Over half of what Taranaki households send to landfill is compostable material.

 Not only are we losing all of those potential nutrients to landfill, when organic materials are buried they don’t break down. This happens because there is no oxygen in a landfill to help it decompose. Instead it rots down and the liquid from this slowly filters down and can eventually end up in waterways. It also creates methane gas, which is a nasty greenhouse gas that is 21 times more harmful to global warming than carbon dioxide.

 Instead of trucking valuable resources long distances and wasting it in filling landfills, we could be putting much of it to good use.

 It is so easy to divert all that lovely organic matter which is full of nutrients and goodness back into our gardens through composting. Here are some easy ways you can compost:

Want to learn how to compost at home? Composting workshops are offered in Taranaki as follows:

  • Sustainable Taranaki Workshops - composting workshops are a popular topic. Check out our workshops page and sign up to receive workshop updates as these become available throughout the year.

  • We also work with the Lets Compost team to support compost workshops funded by NPDC. Details on those available in 2019 will be posted here once information becomes available.


Compost bins

You can make a compost bin out of just about anything. There’s the classic black bin that is very popular in gardens all around New Zealand. You can also make your own compost bin using a wide variety of materials such as wooden pallets, plywood, bricks, and concrete blocks. Just make sure that it sits on the soil and is no smaller than 1 metre high x 1 metre wide x 1 metre deep.

A good healthy compost should be a combination of 70% brown content and 30% green content (see more details below).  Keep feeding your compost for about 6-8 months and you should have lovely sweet, dark, crumbly soil to add to your garden beds.

What should go in?

The important thing to know in making good compost is that you need more materials in your compost bin that have carbon in them, than the amount of food scraps and lawn clippings you put in, that are rich in nitrogen. These carbon-rich materials are brown, and usually dry.

 Examples of ‘brown’ things you should collect and put in your compost bin include: 

  • Dried leaves

  • Non-shiny paper

  • Paper towels, tissues, napkins

  • Boxes – ripped up so they can break down

  • Ash

  • Vacuum cleaner dust

  • Newspapers

  • Eggshells

  • Egg cartons

  • Sawdust

  • Untreated wood shavings

  • Dry lawn clippings.

 ‘Green’ items for your compost are: 

  • Food scraps

  • Coffee grounds 

  • Teabags 

  • Lawn clippings 

  • Non-invasive weeds 

  • Old flowers. 

 When you start your compost, put it in a sunny spot, on the earth, with a base layer of twigs to help aerate your pile, and a big layer of dry browns. Then each time you go to take out your kitchen scraps container, take a container or box of dry brown items larger than the quantity of food scraps.  

Put in your green stuff, and then make a brown layer that’s even thicker – remember you want a ratio of 70% browns to 30% greens. Capping off with a layer of browns and then the lid or a sack or piece of wood also helps seal your bin from flies or other insects.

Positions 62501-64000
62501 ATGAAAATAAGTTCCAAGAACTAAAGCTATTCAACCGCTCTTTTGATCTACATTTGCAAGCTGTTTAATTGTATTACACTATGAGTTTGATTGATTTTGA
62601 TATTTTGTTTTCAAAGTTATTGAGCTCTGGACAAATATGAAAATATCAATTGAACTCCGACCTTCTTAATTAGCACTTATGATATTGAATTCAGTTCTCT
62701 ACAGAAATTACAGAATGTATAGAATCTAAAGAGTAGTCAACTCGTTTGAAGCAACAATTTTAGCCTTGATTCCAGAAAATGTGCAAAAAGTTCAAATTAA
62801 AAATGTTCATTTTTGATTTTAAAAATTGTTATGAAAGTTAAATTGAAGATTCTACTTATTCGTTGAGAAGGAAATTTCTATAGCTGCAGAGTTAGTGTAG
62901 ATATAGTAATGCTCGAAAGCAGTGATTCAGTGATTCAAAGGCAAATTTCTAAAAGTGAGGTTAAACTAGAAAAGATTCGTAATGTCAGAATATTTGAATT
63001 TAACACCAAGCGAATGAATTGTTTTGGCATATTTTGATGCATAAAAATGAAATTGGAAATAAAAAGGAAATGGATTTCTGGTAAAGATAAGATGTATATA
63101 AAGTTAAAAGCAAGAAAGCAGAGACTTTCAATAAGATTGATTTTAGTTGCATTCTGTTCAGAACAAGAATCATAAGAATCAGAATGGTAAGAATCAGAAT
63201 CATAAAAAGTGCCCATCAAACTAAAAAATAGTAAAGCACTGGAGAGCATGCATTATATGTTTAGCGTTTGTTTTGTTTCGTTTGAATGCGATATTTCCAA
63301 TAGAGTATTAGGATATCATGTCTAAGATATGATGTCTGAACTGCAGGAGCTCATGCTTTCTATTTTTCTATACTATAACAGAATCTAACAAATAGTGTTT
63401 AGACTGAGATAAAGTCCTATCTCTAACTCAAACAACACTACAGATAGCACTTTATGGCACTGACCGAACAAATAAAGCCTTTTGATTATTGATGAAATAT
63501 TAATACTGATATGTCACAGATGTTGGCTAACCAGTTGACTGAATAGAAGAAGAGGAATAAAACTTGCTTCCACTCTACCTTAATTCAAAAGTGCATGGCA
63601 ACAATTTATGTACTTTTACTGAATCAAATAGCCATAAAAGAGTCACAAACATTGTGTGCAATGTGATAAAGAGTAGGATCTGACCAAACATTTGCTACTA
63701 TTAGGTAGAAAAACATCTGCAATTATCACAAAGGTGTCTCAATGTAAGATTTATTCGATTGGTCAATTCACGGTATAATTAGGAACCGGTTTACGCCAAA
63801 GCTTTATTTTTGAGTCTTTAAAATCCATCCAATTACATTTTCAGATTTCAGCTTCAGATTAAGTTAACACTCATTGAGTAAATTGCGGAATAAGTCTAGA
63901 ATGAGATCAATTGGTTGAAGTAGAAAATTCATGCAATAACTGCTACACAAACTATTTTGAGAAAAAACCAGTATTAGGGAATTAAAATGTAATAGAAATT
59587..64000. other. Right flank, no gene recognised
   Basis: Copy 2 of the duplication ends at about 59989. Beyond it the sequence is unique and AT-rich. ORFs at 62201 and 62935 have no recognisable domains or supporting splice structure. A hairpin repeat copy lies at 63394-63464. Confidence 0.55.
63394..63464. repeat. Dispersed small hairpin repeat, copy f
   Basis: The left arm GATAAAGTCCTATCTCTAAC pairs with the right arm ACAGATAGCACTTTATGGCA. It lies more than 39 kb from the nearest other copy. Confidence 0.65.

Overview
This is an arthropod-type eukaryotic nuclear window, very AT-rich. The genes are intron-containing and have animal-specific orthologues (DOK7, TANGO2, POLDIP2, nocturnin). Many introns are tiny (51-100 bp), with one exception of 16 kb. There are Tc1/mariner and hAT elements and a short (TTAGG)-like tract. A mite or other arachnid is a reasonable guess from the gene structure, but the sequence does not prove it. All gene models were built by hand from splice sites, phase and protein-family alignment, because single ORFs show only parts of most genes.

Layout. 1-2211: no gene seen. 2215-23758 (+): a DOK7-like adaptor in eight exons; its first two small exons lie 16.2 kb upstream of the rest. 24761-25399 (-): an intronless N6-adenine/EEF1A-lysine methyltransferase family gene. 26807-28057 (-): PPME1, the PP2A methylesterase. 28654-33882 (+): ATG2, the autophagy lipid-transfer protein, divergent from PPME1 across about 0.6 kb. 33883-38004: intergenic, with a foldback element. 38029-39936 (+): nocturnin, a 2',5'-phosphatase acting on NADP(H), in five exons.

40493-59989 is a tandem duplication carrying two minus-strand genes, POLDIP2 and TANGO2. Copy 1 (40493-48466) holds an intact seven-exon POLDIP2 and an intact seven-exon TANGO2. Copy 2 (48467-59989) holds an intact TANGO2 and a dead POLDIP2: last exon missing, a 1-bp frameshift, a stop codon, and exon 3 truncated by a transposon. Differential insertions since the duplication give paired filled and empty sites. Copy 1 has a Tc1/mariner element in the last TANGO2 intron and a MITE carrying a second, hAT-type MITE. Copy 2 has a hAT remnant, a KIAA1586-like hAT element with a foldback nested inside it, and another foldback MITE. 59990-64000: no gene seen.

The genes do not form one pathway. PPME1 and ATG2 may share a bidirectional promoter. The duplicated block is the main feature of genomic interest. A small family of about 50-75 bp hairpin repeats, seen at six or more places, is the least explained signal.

What should NOT go in?

  • Meat

  • Dairy products

  • Oils

 If you have a problem with rats you should also leave out processed foods like bread and pasta. Or trap for rats, and have a good enclosed bin with a lid, and a layer of chicken wire at the bottom of your bin, between the bin and the soil or grass.

Worm farms

Composting worms (a different variety than earthworms) eat through your food scraps, garden waste, paper and cardboard in this type of composting system.  Not only do you get worm ‘tea’ from the worm farm (a great fertiliser for pot plants and gardens), you get composted soil called worm castings after a few months that can be added to your garden.

What should go in?

It’s basically the same 70:30 mix as the standard compost mix with your browns and greens. See above. But cut up your food scraps into smaller pieces so they can be eaten easily by worms.

What should NOT go in?

This is the important bit for your worms, as there are things that they don’t like to eat, such as:

  • Spicy food

  • Chilli, onion and garlic

  • Meat and milk products

  • Bread and pasta

  • Cooked or processed food

  • Citrus or acidic foods

  • Oils and liquids such as soup.


This is a fermentation system which breaks down your food scraps.  The scraps go into a bucket and bokashi powder is sprinkled on top which kick starts the fermenting process.  After two weeks it’s buried in your garden where it very quickly breaks down, ready for your compost or for digging in below garden beds.  There’s also a super liquid that comes from the fermenting process which you can dilute to use in your garden.

What should go in?

  • Bokashi takes 100% Greens. It is a way to easily process all your fresh food waste.

  • Fruit and vegetable scraps

  • Prepared foods

  • Cooked and uncooked meats, and fish

  • Other food such as cheese, eggs, bread, coffee grinds and tea bags

  • Wilted flowers

  • Citrus.

What should NOT go in?

  • Do not include any Browns into your Bokashi

  • Liquids such as milk, orange juice or oils

  • Paper and plastic wrap

  • Large meat bones.

The following local business sell composting systems:

Stockists of composting systems

If you know of other stockists/retailers/suppliers/services or all round fantastic sustainable sources please let us know so that we can include them.